Neuroscience of Mental Health – The Effects of Workplace Bullying (perspective article)


  • Bullying is a known major source of stress at work
  • Bullying at work poses a risk of mental health problems
  • Workplace bullying can impact cognitive abilities and performance 


Bullying in the workplace is a serious issue, with one in four people in the UK having experienced bullying, while one in five Americans have (1). In the workplace, bullying is often referred to as harassment, abuse or peer abuse (2). Employers, a co-worker, groups of co-workers, and even customers can commit workplace bullying. A large-scale, nationwide survey looking into workplace bullying in the UK, found that both employees and supervisors were more prone to be exposed to acts of bullying than their superiors, i.e., their managers (3). 

In the workplace, bullying is more common through insults, ostracising, inappropriate gestures, and intentionally intimidating or isolating individuals or groups. Although it can also be physical as well, for example through unwanted sexual touch and sexual attention (4). One aspect of being a target of bullying is that the memories and experiences can be enduring psychologically and physiologically, such that the impact can be carried with the person outside of work. 

This article focuses on the impact of workplace bullying on an individual’s health through stress, mental health and potential brain changes. 

What is workplace bullying?

Workplace bullying is defined as “the repetitive and systematic engagement of interpersonally abusive behaviours that negatively affect both the targeted individual and the work organisation” (5). The action of bullying can cause severe distress for the person being bullied, being subjected to intimidation, degradation, and humiliation (6). Such forms of behaviours can be detrimental in the way they affect well-being, affecting not only the person’s emotional and physical well-being, but also their performance.

The reasons why people bully are complex and can be an interplay of factors, such as the individual doing the bullying wanting to have some form of power over particular individuals. For example, unwanted sexual attention is reported by 8% of women between the ages of 25 and 34 in the workplace (7). Bullying can also stem from systemic issues such as gender bias, racism, jealousy or competitiveness, and a sense of ‘elevated status’. One study found bullying to be most prevalent among blue-collar and unskilled workers, and among men aged 25-34 without a college degree (7).

An interdisciplinary approach 

Recently, neuroscientific research has started to understand the impact that bullying can have on the brain and on mental health. Bullying people, even if we sometimes feel it may be harmless, can be seriously debilitating to a person, impacting cognition, emotional regulation, stress, and even potential neurological changes. Some of these factors are explored below. 

Bullying and Mental Health

The impact of bullying on our mental health is not one to be taken lightly. It may strongly influence core beliefs about ourselves, such as “I am not good enough” or “I am useless and stupid”, leading to feelings of worthlessness, low self-esteem and confidence (8). These beliefs can turn into negative self-schemas (an internal representation of the beliefs we hold about ourselves) which can affect social relationships, and how we behave with others around us, leaving us more prone to isolation and feelings of anxiety and depression (9).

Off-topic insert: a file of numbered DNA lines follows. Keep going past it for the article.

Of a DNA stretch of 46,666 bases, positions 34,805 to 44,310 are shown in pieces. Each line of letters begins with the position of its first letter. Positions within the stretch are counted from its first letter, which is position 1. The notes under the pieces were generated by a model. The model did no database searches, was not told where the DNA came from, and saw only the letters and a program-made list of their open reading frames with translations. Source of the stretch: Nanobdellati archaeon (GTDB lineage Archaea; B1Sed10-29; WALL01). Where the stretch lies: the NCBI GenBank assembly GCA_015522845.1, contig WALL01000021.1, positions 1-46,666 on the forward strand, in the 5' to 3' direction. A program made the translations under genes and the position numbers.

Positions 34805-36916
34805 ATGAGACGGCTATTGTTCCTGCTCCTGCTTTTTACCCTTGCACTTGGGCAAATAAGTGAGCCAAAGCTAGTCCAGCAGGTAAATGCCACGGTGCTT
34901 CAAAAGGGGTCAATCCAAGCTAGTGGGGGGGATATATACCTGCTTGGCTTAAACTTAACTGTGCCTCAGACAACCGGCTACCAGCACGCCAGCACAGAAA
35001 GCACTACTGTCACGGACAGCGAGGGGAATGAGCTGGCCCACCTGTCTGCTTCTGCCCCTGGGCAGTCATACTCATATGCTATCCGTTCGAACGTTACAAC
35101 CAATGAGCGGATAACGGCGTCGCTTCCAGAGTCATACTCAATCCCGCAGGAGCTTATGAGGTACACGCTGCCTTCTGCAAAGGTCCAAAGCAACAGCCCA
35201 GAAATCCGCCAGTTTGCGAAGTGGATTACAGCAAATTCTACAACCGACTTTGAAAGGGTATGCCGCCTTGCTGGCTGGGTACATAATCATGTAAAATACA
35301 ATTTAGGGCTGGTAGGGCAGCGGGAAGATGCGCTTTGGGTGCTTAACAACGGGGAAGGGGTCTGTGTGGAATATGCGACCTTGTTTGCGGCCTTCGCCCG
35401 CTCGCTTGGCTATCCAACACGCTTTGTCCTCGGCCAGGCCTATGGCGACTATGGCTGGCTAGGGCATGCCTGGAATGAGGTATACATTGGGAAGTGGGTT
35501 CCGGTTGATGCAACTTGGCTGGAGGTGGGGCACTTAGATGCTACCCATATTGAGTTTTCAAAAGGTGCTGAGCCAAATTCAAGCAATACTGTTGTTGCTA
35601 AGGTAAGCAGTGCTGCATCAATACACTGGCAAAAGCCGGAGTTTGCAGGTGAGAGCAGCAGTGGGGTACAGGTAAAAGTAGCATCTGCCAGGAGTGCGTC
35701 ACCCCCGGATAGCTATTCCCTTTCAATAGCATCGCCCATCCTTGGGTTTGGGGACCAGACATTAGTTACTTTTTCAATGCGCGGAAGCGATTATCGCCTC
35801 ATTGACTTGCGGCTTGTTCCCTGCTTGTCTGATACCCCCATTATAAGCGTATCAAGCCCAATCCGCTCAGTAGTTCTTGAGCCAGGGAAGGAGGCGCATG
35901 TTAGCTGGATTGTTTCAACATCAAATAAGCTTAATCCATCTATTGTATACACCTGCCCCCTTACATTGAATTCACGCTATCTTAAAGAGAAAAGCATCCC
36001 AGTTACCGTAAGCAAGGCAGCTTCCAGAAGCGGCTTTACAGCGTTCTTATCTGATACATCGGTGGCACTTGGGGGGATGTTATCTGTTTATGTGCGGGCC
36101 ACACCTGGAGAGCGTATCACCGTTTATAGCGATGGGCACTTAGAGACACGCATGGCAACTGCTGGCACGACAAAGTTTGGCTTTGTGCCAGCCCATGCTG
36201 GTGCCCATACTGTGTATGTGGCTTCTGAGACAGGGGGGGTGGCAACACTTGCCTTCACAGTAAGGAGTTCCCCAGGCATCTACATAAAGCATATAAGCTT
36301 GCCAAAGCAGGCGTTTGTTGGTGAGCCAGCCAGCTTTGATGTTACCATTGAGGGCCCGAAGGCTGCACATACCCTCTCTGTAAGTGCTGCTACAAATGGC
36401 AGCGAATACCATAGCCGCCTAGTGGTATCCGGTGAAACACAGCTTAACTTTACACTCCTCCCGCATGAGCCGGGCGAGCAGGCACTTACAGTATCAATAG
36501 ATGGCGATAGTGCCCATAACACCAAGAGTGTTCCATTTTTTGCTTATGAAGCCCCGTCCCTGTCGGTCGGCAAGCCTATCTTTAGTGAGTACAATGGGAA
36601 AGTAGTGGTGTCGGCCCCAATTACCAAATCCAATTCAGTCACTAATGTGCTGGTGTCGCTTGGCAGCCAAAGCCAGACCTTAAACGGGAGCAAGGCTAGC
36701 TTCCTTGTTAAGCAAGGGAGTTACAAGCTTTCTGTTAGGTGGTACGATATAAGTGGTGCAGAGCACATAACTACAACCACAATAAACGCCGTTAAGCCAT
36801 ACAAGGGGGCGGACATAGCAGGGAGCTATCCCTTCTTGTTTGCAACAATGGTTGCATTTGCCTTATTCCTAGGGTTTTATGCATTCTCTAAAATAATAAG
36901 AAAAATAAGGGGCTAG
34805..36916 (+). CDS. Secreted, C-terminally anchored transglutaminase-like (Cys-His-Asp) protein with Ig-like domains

Bullying can also lead to feelings of shame which have been strongly linked with depression in the past (10). It can be deeply embarrassing for one’s own self-worth to be bullied. For this reason, many individuals may hold back from talking about and reporting bullying at work, not only due to perceived shame, but because of a perceived image of them that may tarnish their reputation. Also, the judgement that may follow them afterwards. Bullying in the workplace is still a stigmatising discussion, and is linked with being a neglected problem in the realm of employment relations. 

Similarly, individuals that may have been bullied in the past, such as during their high school years, can find the experience of bullying to be extremely triggering if faced again. This can increase the risk of reconfirming already built-in beliefs, and attitudes towards themselves from suffering past bullying trauma (11). Similarly, it can also increase the risk of post-traumatic stress and anxiety disorders, such as general anxiety or social anxiety. One study found that every 3 out of 4 respondents who were bullied in the workplace, fit the criteria of post-traumatic stress disorder (12). 

Another research study using neuroimaging technology investigating social exclusion demonstrated that when an individual feels isolated or ostracised as a result of bullying, the neural regions which are related to physical pain are activated, as if encountering the same experience as physical pain (13). We might surmise that bullying hurts. The levels of stress and distress can impact on our emotional and mental health, and as we will see, may also impact our brain leading to changes in functioning. 

Bullying and Stress 

The impact of chronic stress on the individual body has been shown to be extremely damaging. Chronic stress simply means the feelings of stress are persistent. This can have the ability to ‘rewire the brain’; by this we mean local changes in neural connectivity that happen throughout the lifespan. When we learn something new, the connections between relevant neurons communicating with each other are strengthened. This ability of the brain to ‘re-organise’ itself, can be adaptive or maladaptive (14).

When our bodies are under extreme or chronic stress, our adrenal glands, located at the top of our kidneys, release a hormone known as cortisol, which is important for stress regulation. Every morning when we wake up, our level of cortisol is usually at peak, to help kick start our day. As the day goes on, however, naturally our cortisol levels should drop.